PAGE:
The decree was signed by the learned Subordinate Judge on November 11, 1953.
14. The defendants presented this appeal on December 18, 1953, inter alia, disputing so much of the decree as was at variance with the award.
15. Mr. Hariprosanna Mukherjee, learned Advocate for the plaintiff-respondent, contended, as a point of preliminary objection, that the learned Subordinate Judge had only modified or corrected the award by his order, dated August 27, 1953. The defendants were at liberty to appeal against the said order under Section 39(1)(iii) of the Arbitration Act. But they did not do so in time. Therefore, the appeal was barred by limitation.
16. In repelling the argument advanced by Mr. Mukherjee, Mr. Prafulla Kumar Roy, learned Advocate for the defendants-appellants, drew our attention to sec. 17 of the Arbitration Act which was to the following effect:--
'Where the court sees no cause to remit the award or any of the matters referred to arbitration for reconsideration or to set aside the award the court shall, after the time for making an application to set aside the award has expired, or such application having been made, after refusing it, proceed to pronounce judgment according to the award and upon the judgment so pronounced a decree shall follow, and no appeal shall lie from such decree except on the groundl that it is ill excess of, or not otherwise in accordance with the award.'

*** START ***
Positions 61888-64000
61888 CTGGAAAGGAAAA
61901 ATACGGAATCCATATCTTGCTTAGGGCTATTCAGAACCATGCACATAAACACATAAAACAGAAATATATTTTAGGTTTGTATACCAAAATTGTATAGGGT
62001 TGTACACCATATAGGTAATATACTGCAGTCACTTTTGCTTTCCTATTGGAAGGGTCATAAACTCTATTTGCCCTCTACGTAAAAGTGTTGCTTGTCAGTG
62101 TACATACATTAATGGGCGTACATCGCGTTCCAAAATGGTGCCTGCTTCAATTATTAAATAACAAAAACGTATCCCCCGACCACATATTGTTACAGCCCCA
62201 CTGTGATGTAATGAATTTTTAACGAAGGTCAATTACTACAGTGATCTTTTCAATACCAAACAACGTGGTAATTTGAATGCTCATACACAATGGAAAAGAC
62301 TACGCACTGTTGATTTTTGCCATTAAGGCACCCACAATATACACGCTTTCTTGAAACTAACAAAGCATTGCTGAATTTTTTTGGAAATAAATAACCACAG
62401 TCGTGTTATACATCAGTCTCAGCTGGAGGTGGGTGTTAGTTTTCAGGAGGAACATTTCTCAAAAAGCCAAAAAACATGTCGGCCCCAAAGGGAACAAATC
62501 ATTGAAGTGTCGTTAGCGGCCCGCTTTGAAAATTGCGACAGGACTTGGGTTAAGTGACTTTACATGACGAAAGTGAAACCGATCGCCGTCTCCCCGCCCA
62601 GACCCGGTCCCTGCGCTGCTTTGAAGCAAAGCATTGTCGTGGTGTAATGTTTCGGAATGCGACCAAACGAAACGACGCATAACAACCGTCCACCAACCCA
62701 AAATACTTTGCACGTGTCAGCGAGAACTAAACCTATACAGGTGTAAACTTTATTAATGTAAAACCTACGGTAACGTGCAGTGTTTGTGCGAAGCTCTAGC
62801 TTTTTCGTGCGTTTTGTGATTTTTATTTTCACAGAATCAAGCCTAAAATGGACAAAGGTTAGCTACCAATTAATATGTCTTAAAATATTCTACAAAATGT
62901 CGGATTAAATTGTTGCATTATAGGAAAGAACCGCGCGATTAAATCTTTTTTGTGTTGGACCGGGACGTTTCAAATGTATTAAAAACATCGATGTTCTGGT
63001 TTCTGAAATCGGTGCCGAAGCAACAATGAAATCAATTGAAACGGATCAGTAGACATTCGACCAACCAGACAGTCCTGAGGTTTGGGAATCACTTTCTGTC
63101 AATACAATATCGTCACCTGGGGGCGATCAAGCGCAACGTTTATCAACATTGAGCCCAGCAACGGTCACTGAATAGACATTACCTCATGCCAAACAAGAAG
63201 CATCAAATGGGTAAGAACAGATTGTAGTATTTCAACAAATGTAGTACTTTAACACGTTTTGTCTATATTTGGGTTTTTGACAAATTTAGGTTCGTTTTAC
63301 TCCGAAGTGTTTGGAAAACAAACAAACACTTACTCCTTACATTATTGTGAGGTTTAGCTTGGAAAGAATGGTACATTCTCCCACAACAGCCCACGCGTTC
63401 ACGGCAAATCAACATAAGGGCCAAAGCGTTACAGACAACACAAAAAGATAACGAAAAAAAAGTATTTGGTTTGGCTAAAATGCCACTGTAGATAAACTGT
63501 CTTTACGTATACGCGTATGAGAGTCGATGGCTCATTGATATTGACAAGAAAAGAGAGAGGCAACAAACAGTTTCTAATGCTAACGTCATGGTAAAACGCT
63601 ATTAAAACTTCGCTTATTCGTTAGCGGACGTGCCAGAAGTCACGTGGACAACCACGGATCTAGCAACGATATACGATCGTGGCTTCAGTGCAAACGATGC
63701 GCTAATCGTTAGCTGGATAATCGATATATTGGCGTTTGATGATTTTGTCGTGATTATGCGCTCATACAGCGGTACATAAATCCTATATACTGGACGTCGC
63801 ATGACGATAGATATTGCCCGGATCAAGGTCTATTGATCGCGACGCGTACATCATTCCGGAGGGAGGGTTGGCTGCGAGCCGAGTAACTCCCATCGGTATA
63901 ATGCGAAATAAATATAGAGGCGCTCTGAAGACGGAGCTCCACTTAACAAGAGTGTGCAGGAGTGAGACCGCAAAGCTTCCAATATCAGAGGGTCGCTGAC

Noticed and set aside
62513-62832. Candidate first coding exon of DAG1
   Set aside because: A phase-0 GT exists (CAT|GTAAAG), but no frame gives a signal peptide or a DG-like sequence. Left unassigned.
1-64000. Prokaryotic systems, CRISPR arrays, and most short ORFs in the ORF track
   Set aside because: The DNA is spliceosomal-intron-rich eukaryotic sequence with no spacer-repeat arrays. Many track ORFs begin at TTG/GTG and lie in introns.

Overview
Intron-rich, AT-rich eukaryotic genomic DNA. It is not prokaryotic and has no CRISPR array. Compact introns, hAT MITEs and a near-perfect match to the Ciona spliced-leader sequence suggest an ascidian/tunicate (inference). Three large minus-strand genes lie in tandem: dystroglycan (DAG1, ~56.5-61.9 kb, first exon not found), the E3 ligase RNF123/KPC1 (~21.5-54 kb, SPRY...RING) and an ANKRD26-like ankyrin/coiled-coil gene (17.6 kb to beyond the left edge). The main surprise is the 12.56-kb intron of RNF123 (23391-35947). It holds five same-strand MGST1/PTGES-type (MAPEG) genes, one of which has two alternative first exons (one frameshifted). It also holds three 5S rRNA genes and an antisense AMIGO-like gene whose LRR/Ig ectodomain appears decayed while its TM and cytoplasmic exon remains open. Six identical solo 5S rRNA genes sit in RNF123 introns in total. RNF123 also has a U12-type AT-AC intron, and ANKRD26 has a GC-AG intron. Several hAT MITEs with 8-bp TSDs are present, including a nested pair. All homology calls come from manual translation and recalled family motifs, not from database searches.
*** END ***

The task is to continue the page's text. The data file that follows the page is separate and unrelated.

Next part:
17. Mr. Roy contended that this appeal was confined to that portion of the decree which was in excess of or not in accordance with, the award, namely, the portion of the decree by which the learned. Subordinate Judge passed a preliminary decree for partition, by metes and bounds, in favour of the plaintiff. Counting from the date of the decree, that is to say the date on which the learned Subordinate Judge put his signature on the decree, the appeal was filed within time.
18. In our opinion Mr. Roy is right in his contention and we hold that the appeal, in so far as it challenges the decree as not in accordance with or in excess of the award, is not barred by time.